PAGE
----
Roger Robindoré, director of product evangelism at Apogee Electronics.
With the new Sennheiser/Apogee system, videographers or audio recordists can rely on an iPhone, iPad or iPod touch as a fully professional audio recorder. When paired with a DSLR or mirrorless video camera, the MKE 2 Digital Microphone and an iOS device make a compelling double system sound recording rig that can replace the use of mixers and wireless microphones in the field.
The Sennheiser/Apogee MKE 2 Digital Microphone kit is priced at $499. It is compatible with Apple’s iPhone 6, iPhone 6 Plus, iPhone 5s, iPhone 5c, iPhone 5, iPad Air 2, iPad Air, iPad (4th generation), iPad mini 3, iPad mini 2, iPad mini and iPod touch (5th and 6th generation).
The companies also make a lower-cost package using Sennheiser’s ME 2 lavalier, a consumer level microphone. It’s called the Sennheiser Clip-Mic Digital and is priced at $199.
It works in a similar way, but is not built to the same rugged standards as the more expensive professional MKE 2 model. The Apogee converter in the cheaper model is made of plastic and has less dynamic range than the all-aluminum MKE 2 version.
The Sennheiser MKE 2 mic capsule has a tandem membrane and welded housing, is protected against dampness and can take the abuse of remote field production. It was designed for professionals recording speech and dialog in the field. The capsule provides a wide frequency range, superior transient response and an extended dynamic range.
The Sennheiser MKE2 lapel microphone with wind screen.
“The difference between the two Sennheiser capsules is significant,” said Robindoré. “The MKE 2 is Sennheiser’s flagship mic. I come from a studio background and I see it as the Neumann U87 of lavs. It truly does have a greater dynamic range than virtually any other lav mic out there. It is just dead quiet and can record without any overload at all. It is also built to be very sweat resistant.”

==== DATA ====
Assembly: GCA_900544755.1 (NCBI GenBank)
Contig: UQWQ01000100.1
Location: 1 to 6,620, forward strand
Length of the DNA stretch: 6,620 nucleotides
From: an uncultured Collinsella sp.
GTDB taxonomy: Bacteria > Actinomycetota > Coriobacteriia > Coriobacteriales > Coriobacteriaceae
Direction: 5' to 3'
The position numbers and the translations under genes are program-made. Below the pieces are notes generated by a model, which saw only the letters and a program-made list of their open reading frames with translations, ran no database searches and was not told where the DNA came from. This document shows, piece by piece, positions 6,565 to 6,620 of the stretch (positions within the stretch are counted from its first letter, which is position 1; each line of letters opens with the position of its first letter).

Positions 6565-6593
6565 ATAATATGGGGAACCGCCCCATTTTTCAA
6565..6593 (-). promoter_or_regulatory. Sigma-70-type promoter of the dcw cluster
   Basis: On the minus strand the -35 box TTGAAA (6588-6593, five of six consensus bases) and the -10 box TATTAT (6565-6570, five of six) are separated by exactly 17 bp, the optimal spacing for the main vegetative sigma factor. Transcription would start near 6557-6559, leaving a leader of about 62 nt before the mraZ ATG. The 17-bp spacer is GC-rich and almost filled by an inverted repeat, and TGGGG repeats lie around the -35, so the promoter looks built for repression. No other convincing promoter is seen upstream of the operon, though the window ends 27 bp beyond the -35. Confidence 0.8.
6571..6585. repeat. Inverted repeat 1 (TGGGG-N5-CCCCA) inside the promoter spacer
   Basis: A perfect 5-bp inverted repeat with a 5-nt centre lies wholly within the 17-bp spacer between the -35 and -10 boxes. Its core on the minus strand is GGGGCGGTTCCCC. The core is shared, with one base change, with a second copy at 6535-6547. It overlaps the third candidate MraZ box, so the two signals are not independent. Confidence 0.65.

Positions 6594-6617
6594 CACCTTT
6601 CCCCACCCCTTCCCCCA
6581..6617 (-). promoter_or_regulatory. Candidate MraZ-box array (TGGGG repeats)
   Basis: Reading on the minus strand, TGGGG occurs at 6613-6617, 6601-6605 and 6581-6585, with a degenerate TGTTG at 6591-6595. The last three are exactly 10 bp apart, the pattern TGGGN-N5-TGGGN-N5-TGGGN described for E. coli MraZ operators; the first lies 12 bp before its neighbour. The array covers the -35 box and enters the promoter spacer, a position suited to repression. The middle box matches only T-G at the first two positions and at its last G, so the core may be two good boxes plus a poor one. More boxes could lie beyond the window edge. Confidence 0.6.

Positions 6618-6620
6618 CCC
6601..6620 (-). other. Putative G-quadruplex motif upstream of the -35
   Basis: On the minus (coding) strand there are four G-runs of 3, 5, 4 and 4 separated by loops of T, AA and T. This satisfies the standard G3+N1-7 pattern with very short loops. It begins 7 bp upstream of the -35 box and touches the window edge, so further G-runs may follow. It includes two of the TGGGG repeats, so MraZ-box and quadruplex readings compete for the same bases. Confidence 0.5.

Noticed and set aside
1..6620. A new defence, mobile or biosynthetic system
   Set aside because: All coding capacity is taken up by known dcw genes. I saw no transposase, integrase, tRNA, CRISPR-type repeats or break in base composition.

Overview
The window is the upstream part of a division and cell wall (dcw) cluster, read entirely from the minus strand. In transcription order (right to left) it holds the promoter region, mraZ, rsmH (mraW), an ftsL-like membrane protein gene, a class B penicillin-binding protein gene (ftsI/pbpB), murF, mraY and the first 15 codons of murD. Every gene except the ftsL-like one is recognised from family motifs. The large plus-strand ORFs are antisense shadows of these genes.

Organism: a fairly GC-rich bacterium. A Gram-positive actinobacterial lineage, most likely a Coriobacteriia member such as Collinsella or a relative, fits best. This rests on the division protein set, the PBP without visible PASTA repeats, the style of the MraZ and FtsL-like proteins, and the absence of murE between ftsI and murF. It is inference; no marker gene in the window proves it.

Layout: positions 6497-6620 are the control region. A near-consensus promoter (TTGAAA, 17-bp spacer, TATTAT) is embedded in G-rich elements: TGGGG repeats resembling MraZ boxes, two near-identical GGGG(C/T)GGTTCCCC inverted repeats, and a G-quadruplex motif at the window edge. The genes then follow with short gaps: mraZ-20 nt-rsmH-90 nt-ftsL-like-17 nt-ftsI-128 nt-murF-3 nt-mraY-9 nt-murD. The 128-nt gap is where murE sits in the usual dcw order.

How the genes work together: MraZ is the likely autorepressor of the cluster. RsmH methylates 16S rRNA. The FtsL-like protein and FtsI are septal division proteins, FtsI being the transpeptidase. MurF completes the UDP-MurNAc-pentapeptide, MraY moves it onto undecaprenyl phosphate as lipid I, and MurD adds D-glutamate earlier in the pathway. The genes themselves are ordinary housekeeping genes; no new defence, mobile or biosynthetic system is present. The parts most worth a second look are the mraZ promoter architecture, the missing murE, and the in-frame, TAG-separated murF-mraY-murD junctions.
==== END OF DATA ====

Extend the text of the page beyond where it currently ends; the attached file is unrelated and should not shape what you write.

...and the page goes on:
In the converter module, Apogee has added a preamplifier specifically tuned for the mic capsule being used. Also added is digital signal processing, which is controlled by the iOS device’s computer. “The gain setting for the preamp is software controlled,” said Robindoré. “So you send converted digital audio from the module to the computer and then control data from the computer is sent back to the module.”
One of the applications being shown for the new mic system is targeted to outside broadcast news trucks, television news reporters and radio journalists. Apogee shows a video using the MKE 2 package doing multi-platform IP audio and video broadcasting from an iPhone using Technica Del Arte’s Luci application.
Apogee said the Luci system, based in the Netherlands, is already being used on the air by the BBC. The network is now evaluating the MKE 2 Digital Microphone, which has just begun being delivered to end users, Robindoré said.
Apogee’s MetaRecorder, installed on the iOS device being used, is a two-channel audio recording app made specifically for both Sennheiser/Apogee microphone systems. It can record, organize and tag the recorded audio.
Apogee's Maestro app supplies level control and DSP processing. Because the microphone-to-iOS device is via the Lightning connector no analog transfer is required.